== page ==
This lncRNA also appears to regulate the localisation of two loci on Chr.1 and Chr.16. Applying similar techniques to those described above, I have found that typically, these loci lie preferentially at the nuclear periphery and in close spatial proximity to the lncRNA locus. Upon lncRNA KO however, this interaction is lost and the Chr1 and Chr16 loci relocate towards the nuclear centre, whilst the lncRNA locus remains at the nuclear periphery.

I have also identified a second role of this lncRNA in regulating DNA methylation. Analysis of 5-methyl-Cytosine levels revealed that in the absence of the RNA, global methylation levels fall significantly. Further investigation indicated that this is due to a change in the localisation of the methyl-transferase enzyme, DNMT1, from the nucleus to the cytosol. Total DNMT1 protein levels however are not altered and repeat experiments performed for DNMT3A and DNMT3B suggested that this effect is specific to DNMT1. DNMT1 has been previously linked to maintaining the integrity of the nucleolus, however, nucleolar structure was not significantly altered in the KO cells.

Work is currently being undertaken to determine why the subcellular localization of DNMT1 is altered in the absence of the lncRNA. Given the extent to which DNMT1 is post-translationally modified, work is currently being undertaken to assess whether any changes in phosphorylation or acetylation etc. contribute. This will shed light on whether this RNA functions in post-translational regulation of proteins.
Exploitation Route I plan to take my findings forward and determine the mechanism by which DNMT1 is being re-localised. Moreover, it will be interesting to further investigate the observed changes in methylation levels in the KO cells by large scale bisulfite sequencing. This could help us to establish cause of previously established KO cell characteristics. Finally, I would also like to assess whether there is any link between the regulation of 3-dimensional nuclear architecture and DNA methylation, or whether this lncRNA is multifunctional. I plan to begin answering some of these questions myself, and it is likely the project will be continued by another student.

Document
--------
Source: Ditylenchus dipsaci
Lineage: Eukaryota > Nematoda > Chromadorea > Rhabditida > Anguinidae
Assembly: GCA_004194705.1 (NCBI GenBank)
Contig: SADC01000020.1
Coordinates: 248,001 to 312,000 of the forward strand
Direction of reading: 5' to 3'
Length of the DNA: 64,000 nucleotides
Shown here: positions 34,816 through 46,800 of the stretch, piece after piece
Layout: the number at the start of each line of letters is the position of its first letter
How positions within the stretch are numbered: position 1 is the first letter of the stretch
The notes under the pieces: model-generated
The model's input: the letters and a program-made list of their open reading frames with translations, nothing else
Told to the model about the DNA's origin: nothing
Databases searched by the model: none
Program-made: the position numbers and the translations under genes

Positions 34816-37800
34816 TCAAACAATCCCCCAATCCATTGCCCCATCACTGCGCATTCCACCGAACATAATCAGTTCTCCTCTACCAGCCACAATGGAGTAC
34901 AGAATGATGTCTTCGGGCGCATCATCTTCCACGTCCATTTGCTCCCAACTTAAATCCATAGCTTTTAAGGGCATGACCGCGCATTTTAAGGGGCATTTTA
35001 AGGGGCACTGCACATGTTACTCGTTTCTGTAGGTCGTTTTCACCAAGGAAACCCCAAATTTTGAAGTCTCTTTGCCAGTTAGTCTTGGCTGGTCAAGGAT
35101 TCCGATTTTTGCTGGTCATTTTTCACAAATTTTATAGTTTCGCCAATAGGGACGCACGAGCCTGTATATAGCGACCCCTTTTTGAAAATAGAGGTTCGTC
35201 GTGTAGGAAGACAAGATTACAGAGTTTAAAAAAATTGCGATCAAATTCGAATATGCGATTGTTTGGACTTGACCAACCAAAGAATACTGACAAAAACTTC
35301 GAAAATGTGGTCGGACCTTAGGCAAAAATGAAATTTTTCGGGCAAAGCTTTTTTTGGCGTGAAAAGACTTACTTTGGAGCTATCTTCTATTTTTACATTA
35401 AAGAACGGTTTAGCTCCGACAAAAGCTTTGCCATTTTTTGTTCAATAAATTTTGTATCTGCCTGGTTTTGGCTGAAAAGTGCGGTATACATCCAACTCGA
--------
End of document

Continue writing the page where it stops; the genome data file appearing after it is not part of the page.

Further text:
The results of this investigation could contribute greatly to our knowledge of lncRNAs, an area for which it is becoming increasingly evident that we have only touched the tip of the iceberg. It could potentially provide future scientists with a general mechanism by which lncRNAs function, which could be applied to aid in the current analysis of other lncRNAs. In the more distant future, this collection of knowledge regarding lncRNAs could be applied in healthcare. The emerging importance of lncRNAs in gene expression means that these structures could provide an entirely new source of drug targets and biomarkers.
Sectors Healthcare,Pharmaceuticals and Medical Biotechnology